percussion? Moreover, towards the end a kind of improvisation
of the two guitars and the percussion is inserted. I find
this rather odd, and what is worse, the excitement which
has built up during the performance just ebbs away.
The main part of this disc is devoted to cello concertos. It is disappointing
that Ms Gaillard has chosen two of Boccherini's best-known
cello concertos. This disc would have been a worthwhile addition
to the catalogue if some lesser-known concertos had been
recorded. The performances are questionable in several ways.
Firstly, Ms Gaillard has chosen to perform them with one
instrument per part. That seems a rather strange decision.
These cello concertos are specimens of the classical solo
concerto, in which the soloist is not 'primus inter pares'
any more, as in the baroque concerto. In this scoring the
concerto in G is almost reduced to a string quintet. In the
booklet Ms Gaillard says a performance with one instrument
per part "redefines the balance between soloists and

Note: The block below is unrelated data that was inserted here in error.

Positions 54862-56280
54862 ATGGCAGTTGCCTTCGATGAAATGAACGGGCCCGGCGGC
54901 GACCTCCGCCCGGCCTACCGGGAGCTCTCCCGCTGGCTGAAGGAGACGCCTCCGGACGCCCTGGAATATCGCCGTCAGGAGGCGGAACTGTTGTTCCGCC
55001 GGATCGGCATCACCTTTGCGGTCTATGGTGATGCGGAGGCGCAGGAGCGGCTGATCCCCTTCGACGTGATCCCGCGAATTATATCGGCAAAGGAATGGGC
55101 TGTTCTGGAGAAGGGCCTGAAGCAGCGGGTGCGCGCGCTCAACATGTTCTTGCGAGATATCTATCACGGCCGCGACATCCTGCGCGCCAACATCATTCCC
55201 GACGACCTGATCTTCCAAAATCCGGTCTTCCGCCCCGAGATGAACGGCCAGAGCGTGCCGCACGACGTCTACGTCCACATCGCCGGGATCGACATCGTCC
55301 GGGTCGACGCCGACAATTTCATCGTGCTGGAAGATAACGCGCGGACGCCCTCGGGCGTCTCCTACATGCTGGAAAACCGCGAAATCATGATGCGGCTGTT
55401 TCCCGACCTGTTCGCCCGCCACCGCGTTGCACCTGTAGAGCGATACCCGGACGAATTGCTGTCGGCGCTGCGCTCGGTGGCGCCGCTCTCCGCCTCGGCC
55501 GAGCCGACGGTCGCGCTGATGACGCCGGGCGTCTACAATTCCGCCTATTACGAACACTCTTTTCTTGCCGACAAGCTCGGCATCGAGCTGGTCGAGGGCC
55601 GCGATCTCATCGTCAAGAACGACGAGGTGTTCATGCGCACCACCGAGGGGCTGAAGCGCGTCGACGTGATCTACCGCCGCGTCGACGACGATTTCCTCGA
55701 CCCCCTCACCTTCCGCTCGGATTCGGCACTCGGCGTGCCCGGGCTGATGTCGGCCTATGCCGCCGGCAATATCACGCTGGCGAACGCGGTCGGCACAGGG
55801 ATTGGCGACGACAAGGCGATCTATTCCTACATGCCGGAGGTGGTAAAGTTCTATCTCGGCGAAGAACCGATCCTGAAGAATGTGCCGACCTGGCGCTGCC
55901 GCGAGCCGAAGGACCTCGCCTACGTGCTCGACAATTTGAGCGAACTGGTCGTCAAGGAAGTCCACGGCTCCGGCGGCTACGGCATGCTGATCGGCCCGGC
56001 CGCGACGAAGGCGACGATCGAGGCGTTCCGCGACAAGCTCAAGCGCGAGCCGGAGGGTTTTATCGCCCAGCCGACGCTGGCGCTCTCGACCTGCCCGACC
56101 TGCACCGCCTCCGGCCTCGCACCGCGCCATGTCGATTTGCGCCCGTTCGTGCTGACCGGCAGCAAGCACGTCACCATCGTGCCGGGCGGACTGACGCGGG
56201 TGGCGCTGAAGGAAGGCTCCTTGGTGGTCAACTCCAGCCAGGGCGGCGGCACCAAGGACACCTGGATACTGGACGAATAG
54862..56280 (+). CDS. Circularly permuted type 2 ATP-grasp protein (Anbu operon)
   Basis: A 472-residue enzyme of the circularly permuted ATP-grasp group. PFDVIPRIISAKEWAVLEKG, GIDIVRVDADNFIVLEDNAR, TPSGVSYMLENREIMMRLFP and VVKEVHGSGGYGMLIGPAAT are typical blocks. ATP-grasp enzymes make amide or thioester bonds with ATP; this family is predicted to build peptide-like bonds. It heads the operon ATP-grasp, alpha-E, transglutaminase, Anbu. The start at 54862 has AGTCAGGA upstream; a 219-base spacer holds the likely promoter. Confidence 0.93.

orchestra and between wind and strings". That is certainly
true, but here it doesn't do Boccherini's music any favours.
In the Concerto in G, where the tutti consists of strings
only, the solo part isn't as prominent as it should be. And
in a concerto with wind, like the Concerto in D, it is perfectly
possible to make the wind audible, without reducing the strings
to one instrument per part. Here the wind even threaten to
overshadow the strings.
Another debatable decision is the use of a fortepiano in the basso
continuo section. That is defensible in the case of the Concerto
in D, which dates from about 1782, but hardly in regard to
the Concerto in G, which was composed in 1770. At that time
the harpsichord was still the dominant keyboard instrument.
But apart from all this I find the performances not very captivating,
even a bit flat. That is partly due to the tempos, which
are generally a little slow, in particular the fast movements
but also the andante lentarello of the Concerto in
D. Ms Gaillard rightly adds cadenzas in every movement. When
I heard them I found them too long, but I gather from Ms
Gaillard's remarks in the booklet that she uses Boccherini's
own cadenza in the second movement of the Concerto in D,
which is indeed pretty long. So maybe she is right in taking
her time to play the cadenzas. Ms Gaillard imitates percussion
towards the end of the cadenza in the last movement of the
Concerto in G. Again I think she is wrong here: Boccherini's
music contains influences of folk music, therefore in my
view interpreters should not add some of their own. It is
especially out of place in the cello concertos which contain